​New Acadian Classics for Your First East Coast Kitchen Party

From '70s dad rockers 1755 to recent provocateurs Les hôtesses d'Hilaire, these are the Acadian songs you need to know
​New Acadian Classics for Your First East Coast Kitchen Party
Photo: Matt Forsythe
Les hôtesses d'Hilaire
If you get invited to an East Coast kitchen party, you better be prepared to sing, clap along, or — at the very least — listen to some homegrown tunes. Though there is a plethora of traditional folk music to choose from, some of the most impactful songs in recent memory have already become kitchen party staples, showcasing the pillars of Acadian music's thriving contemporary scene.

Here are the Acadian songs you should know before heading to your first kitchen party, because you're going to want to join in.

1755
"Le monde a bien changé"

(1978)


1755 are the quintessential source of Acadian dad rock. Taking their name from the initial year of the Acadian deportation by the British, this group were trailblazers in the modern Acadian music scene in the 1970s, trying to make it at a time with little in the way of the government grants that fuel today's independent Canadian musicians. With lyrics written by celebrated Acadian poet Gérald Leblanc, "Le monde a bien changé" ("The World Sure Has Changed") is absolutely inevitable at any Acadian party where someone has brought a guitar, and that's all of them. This song debuted at the 1994 edition of the largest Acadian gathering of all, the World Acadian Congress. 

Édith Butler
"Paquetville"

(1979)


Prolific singer-songwriter Édith Butler and celebrated lyricist Lise Aubut wrote this song to celebrate the 100th anniversary of the founding of Paquetville, the small community where Butler grew up. Though it was released in 1979, the popularity of this rollicking country-folk song endures. It was inducted into the Canadian Songwriters Hall of Fame in 2007 and still spawns countless covers. Édith Butler remains a beloved Acadian icon and she isn't showing any signs of slowing down, with a new album produced by Lisa LeBlanc on the way.

Zachary Richard
"La ballade de Jean Batailleur"

(1996)


At a certain point in the night when things are winding down, whoever is playing the guitar will inevitably whip out this classic from Louisiana-born Cajun artist Zachary Richard. Richard's music, which he describes as a mix of Cajun and Zydeco music, has made such an impact north of the border that he was made an honorary member of the Order of Canada in 2009 for his influence in promoting the Acadian identity. This song was notably covered by Star Académie winner Wilfred LeBouthillier in 2003, as well as La Voix winner Josiane Comeau in 2020.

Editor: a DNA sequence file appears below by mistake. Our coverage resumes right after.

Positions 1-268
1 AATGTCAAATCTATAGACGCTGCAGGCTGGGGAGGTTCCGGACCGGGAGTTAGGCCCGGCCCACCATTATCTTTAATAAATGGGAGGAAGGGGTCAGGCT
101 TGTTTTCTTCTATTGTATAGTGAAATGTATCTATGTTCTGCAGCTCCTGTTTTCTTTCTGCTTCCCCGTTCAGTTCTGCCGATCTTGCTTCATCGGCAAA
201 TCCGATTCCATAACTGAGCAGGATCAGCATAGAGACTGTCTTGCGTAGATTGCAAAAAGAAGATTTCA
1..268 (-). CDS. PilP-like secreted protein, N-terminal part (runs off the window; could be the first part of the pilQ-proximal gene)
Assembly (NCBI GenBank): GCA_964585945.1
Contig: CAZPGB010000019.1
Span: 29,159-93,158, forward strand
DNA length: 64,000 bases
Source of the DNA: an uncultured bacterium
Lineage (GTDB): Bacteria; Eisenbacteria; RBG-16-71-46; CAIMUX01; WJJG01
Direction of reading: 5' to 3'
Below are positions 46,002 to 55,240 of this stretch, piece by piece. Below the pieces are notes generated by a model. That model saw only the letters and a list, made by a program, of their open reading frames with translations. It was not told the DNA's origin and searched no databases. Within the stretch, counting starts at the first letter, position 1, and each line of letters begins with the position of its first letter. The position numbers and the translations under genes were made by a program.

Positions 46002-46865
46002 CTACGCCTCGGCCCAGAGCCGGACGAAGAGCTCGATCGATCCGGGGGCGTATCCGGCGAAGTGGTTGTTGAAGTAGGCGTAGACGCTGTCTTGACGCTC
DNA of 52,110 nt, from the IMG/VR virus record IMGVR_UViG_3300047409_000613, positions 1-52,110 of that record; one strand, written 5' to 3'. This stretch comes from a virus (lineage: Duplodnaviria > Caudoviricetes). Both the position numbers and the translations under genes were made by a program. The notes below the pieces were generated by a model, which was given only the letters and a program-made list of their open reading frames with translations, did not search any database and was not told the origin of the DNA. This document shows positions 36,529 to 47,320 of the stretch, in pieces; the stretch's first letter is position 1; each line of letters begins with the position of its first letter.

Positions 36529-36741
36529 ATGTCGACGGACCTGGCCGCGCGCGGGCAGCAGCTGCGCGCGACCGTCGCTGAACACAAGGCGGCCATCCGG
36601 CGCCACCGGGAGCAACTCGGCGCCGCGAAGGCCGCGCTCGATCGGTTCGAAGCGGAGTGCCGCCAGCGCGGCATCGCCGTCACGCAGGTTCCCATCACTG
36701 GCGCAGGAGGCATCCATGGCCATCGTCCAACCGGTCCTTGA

Les Hôtesses d'Hilaire
"Eastbound and Down"

(2013)


Picture this: you've just walked into a house party in the east end of Moncton, home to many iconic Acadian artists. Everyone is drinking craft beer and wearing trendy, thrifted clothing from the 1970s. You better be ready to shout "EASTBOUND AND DOWN!" when the chorus of this track from alt-rockers Les hôtesses d'Hilaire comes on, because everyone else will. These neo-prog rockers are mostly known for their high-energy shows and lead singer Serge Brideau's outrageous on-stage antics. Notably, he once picked up former New Brunswick premier Brian Gallant bridal carry-style during the 2017 East Coast Music Awards.

George Belliveau feat. Arthur Comeau
"Grand verre de tchekafaire"

(2016)


On paper, the two artists behind this track could not be more different. George Belliveau is a baseball cap-donning country star with a sound reminiscent of Luke Bryan, while Arthur Comeau is a rapper with an irreverent sense of humour. When you think about it though, this collaboration makes a lot of sense — both hail from iconic Acadian groups, Belliveau from Bois-Joli and Comeau from Radio Radio. Their country rap collab, the title of which translates to "A big glass of something-or-other," has become the ultimate summer jam you're bound to hear at any backyard barbecue.